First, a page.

A Gallup study released in 2012 found that 70 percent of American workers reported being disengaged at work, costing the American economy an estimated $450-550 billion annually. That same poll also found that managers are directly responsible for their employee's level of engagement. Bad bosses are bad for business.
An employee giving their employer feedback isn't revolutionary, and I've known plenty of business owners who ask for it. But I'm not sure if it's enough to just, off-the-cuff, ask people how they feel the company is being led. After all, we set apart time for employee reviews, why shouldn't there be something similar for the managers and executives? I feel there should be; it's just important that the review is structured the right way.
Ask for anonymous feedback
I used to ask people for feedback during our annual, individual employee reviews. And, of course, they all thought I was doing great. There aren't a lot of people willing to give their boss honest feedback while face-to-face, lest they be branded as having a 'bad attitude.' But if you actually set a time for your staff to review you, you can give them a shield of anonymity. This year I chose to do the reviews a bit differently, and have everyone review everyone using a generic feedback sheet, which I included my name on. So everyone has the opportunity to 'rank' my performance in a few, key areas, without anyone knowing who filled out what sheet. Not only does this give the people who do have problems with how I run the company a chance to say so, but it also helps show me the general feelings of the office so I can guide my eventual review. Employees that feel their opinions matter are much, more likely to be engaged at work than those that feel as though they are just another cog in the machine.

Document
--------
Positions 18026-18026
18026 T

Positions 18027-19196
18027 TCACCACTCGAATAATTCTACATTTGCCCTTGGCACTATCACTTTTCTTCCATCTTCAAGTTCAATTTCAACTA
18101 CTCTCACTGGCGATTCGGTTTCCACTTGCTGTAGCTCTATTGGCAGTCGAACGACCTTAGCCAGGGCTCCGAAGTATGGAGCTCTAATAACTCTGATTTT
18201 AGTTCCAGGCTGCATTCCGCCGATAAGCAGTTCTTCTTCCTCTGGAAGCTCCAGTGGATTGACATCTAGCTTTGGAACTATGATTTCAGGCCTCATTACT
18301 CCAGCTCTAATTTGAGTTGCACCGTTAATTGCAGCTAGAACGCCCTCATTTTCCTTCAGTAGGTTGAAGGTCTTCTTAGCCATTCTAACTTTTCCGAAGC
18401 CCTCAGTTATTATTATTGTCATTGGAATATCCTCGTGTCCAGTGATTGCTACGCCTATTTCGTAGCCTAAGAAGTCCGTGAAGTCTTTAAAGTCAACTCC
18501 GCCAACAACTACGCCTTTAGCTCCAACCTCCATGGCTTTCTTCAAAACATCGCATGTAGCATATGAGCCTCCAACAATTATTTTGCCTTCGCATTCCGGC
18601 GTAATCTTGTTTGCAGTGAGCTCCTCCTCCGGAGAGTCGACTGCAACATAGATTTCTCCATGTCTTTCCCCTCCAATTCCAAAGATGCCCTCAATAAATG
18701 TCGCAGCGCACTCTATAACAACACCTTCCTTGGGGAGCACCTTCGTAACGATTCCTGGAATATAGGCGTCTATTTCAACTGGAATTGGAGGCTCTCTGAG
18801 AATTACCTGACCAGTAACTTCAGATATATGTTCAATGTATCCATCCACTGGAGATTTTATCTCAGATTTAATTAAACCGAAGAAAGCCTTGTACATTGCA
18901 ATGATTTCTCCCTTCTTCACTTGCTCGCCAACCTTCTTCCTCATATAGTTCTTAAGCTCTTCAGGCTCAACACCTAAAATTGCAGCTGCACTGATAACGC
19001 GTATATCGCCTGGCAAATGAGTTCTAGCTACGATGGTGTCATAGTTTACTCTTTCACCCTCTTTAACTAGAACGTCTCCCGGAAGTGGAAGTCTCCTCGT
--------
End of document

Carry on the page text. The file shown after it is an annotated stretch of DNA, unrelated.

Hold an actual, office-wide review
Talking to my team has inspired some of my best ideas, and when you're trying to plan out the direction for next year, it can really help to have the input of those who work directly with your customers. Use the general, anonymous feedback you got to figure out what the majority of the office might want to talk about. And when you're leading the longer, office-wide discussion, don't be accusatory -- the last thing you want is to ask things like 'why do you feel this way?' or 'what can I do to improve this?' Instead, use the identified 'weaker' areas as a theme, and then ask them more specific questions, like how they'd feel if you changed a marketing tactic, or the sales process.
Now, I'll admit that this can be the hardest part. No one likes criticism. And it can hurt to hear that your team doesn't like something that you've been doing, even if it's totally innocuous like playing your music a little loud. When you ask for people to review you, you need to treat the process like you would as any other employee going through a performance review. Understand that the point of this exercise is for your staff to pick apart what you've been doing. If they don't have anything to say other than 'great job,' then there's a problem. Asking your employees for a review is an amazing opportunity for you to grow as a leader and manager. Just keep an open mind, write down any feedback, and be willing to change.